VICTOR J. MARDER, M.D.; ROBERT L. ROTHBARD, M.D.; PATRICIA G. FITZPATRICK, M.D.; CHARLES W. FRANCIS, M.D.
The ability of anisoylated plasminogen: streptokinase activator complex (APSAC) to induce coronary artery reperfusion after bolus intravenous injection (2 to 4 minutes) was assessed in 29 patients with acute transmural myocardial infarction and complete coronary artery occlusion. A 5-mg dose resulted in reperfusion in 3 of 14 patients (21%); a 5-mg plus 10-mg regimen was successful in 3 of 7 (43%); and a 30-mg dose induced reperfusion in 9 of 15 (60%). Rethrombosis occurred in only 1 of 15 patients (7%) who received 30 mg, as determined by repeat angiography at 24 hours. The mean interval after injection until reperfusion was 35 minutes with the 30-mg dose, and bleeding occurred at the femoral artery catheterization site in only 3 of 15 patients (20%). Intracoronary streptokinase therapy achieved reperfusion in only 2 of the 6 patients in whom the 30-mg dose failed, indicating that this dose of APSAC was sufficient by itself in 9 of 11 (83%) successfully treated patients. Because therapy can be completed within 2 to 4 minutes, APSAC appears to be a most suitable fibrinolytic agent for early treatment of the coronary artery thrombosis associated with acute transmural myocardial infarction.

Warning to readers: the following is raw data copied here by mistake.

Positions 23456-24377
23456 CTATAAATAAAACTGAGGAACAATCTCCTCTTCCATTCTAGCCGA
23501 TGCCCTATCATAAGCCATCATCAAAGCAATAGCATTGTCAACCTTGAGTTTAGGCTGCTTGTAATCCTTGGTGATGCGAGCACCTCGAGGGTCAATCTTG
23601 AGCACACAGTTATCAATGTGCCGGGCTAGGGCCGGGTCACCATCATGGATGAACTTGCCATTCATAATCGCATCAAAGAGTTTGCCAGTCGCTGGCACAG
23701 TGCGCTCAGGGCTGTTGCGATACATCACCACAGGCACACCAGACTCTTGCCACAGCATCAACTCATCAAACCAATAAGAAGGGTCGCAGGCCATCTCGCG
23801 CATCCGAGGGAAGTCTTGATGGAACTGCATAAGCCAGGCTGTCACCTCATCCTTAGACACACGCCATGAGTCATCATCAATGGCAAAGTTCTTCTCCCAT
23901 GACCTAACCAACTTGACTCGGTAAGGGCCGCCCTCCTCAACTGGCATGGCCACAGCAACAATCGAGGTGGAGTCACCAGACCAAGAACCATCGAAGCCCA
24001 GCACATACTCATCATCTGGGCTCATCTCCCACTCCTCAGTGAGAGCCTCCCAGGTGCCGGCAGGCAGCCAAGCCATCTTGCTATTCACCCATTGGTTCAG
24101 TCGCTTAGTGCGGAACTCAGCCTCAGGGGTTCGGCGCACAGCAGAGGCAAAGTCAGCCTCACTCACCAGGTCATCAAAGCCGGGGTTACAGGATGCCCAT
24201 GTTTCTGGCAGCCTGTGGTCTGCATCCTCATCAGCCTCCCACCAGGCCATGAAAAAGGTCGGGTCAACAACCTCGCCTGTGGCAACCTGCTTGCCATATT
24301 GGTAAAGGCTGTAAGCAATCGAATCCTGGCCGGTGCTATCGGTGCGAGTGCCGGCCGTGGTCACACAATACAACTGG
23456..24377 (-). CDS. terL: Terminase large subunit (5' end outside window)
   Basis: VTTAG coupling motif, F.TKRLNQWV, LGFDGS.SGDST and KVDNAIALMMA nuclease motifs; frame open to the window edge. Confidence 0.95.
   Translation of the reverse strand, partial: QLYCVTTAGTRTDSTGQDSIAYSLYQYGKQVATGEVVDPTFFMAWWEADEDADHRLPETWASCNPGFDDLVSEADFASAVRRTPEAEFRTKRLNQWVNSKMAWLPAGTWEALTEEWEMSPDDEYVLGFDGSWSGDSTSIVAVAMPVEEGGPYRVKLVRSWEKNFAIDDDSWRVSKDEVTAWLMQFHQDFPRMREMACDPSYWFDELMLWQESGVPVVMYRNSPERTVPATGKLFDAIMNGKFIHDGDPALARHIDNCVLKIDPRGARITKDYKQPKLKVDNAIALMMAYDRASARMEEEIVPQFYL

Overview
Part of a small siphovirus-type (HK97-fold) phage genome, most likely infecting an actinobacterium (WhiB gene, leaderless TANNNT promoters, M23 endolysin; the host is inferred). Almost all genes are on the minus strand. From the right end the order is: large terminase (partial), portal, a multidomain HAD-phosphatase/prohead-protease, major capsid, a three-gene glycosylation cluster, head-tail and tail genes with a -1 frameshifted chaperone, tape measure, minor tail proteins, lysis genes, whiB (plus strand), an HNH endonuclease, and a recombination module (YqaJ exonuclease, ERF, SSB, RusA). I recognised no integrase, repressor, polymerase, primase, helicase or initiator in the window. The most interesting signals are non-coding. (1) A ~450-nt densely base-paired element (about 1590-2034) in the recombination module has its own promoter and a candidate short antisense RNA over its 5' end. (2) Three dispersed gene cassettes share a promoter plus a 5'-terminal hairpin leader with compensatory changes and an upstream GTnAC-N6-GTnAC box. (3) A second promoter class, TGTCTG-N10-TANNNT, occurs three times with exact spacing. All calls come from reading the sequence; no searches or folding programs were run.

MARDER VJ, ROTHBARD RL, FITZPATRICK PG, et al. Rapid Lysis of Coronary Artery Thrombi with Anisoylated Plasminogen: Streptokinase Activator Complex: Treatment by Bolus Intravenous Injection. Ann Intern Med. 1986;104:304–310. doi: 10.7326/0003-4819-104-3-304
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Published: Ann Intern Med. 1986;104(3):304-310.
Cardiology, Coronary Heart Disease.
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